Wednesday, August 21, 2013

From Strong Towns: Is Traffic Always Bad?

Good reading here:

I've appended the conclusion below:

"...With governments at all levels short on cash, maybe it's time to broaden the goals for our streets. It’s time to retire the expressway in an urban context. It should be replaced with a system that examines the performance of street networks, including transit where relevant, and considers economic and social value along with vehicle distribution. It should be a system that measures the value and effectiveness of a city’s street network. If departments of transportation and local governments take a closer look, they may find value in congestion. After all, real estate prices seem to confirm that preference, and shouldn’t our infrastructure reflect that and add value to the place where it is built?"

Perhaps its time we stopped building these silly urban pseudo-expressways like Diamond Drive and of course, add more lanes to Trinity. They cost lots to maintain and are empty most of the time, acting only as speedways and impediments to normal humans being able to cross the street.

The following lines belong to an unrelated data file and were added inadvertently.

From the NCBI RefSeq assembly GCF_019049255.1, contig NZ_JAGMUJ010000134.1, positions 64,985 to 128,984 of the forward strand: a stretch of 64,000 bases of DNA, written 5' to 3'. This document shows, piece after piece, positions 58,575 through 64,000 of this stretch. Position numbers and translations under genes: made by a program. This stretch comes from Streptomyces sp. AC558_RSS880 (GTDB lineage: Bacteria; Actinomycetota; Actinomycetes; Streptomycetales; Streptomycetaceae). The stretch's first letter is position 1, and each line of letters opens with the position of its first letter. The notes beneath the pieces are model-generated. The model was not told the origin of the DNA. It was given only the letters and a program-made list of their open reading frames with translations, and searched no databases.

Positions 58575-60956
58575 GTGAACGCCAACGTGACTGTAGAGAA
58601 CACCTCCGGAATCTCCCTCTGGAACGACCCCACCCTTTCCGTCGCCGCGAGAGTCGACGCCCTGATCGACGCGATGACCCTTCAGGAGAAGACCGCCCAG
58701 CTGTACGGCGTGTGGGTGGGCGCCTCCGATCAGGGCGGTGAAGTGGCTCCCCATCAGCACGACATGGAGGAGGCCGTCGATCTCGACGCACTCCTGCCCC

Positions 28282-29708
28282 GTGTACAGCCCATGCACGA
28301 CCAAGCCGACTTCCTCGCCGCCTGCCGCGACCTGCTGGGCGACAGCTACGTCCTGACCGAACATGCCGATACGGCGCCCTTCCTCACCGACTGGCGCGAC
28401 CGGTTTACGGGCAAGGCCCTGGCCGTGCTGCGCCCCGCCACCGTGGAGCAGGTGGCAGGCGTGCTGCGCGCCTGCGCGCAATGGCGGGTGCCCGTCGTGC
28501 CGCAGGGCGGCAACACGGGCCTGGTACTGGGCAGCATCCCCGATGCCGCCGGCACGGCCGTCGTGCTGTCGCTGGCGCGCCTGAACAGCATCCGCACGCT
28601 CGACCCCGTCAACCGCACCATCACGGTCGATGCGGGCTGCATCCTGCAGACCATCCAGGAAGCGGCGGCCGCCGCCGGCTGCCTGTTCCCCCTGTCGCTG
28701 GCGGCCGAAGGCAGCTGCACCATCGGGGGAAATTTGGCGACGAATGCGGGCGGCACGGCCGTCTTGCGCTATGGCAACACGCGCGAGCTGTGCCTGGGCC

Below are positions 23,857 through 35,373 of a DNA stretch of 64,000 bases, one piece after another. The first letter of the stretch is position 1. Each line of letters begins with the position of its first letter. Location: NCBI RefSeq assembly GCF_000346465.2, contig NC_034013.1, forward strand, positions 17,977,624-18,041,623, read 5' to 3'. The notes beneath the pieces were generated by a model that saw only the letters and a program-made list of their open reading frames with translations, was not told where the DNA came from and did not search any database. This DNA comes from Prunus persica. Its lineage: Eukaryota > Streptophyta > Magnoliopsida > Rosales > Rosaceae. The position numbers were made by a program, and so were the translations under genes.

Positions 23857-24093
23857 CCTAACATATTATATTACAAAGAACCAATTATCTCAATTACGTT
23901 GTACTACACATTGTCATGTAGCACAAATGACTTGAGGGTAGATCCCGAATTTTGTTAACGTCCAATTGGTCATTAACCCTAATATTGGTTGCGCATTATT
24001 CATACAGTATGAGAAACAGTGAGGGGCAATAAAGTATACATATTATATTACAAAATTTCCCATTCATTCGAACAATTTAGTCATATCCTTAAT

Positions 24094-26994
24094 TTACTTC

Along similar lines is this Atlantic Cities article on Hamburg, NY, just south of Buffalo on Lake Erie, "What Happens When a Town Puts People Before Cars".  Hamburg, NY, as it happens, was where my maternal grandparents lived. NY Times covered this carefully here.


Ian Brett Cooper said...

I think the obvious conclusion is that traffic is not a bad thing as long as it's slow. If we could install a "20 is plenty" campaign (like the one they have in the UK) throughout the US, I think that would be a great thing.

I'd like to see speeds above 30mph confined to limited access roads and freeways. I don't want vehicles doing 40 and 50mph on streets I might need to walk across.

And I want more speed cameras. Speed limits should be enforced, and police just don't bother in most cases.

And limited access roads should only exist where there's an alternate route for slower-moving vehicles.

Khal said...

I think that was what they are trying to do in Hamburg, Ian. Slow things down rather than put in another urban drag strip.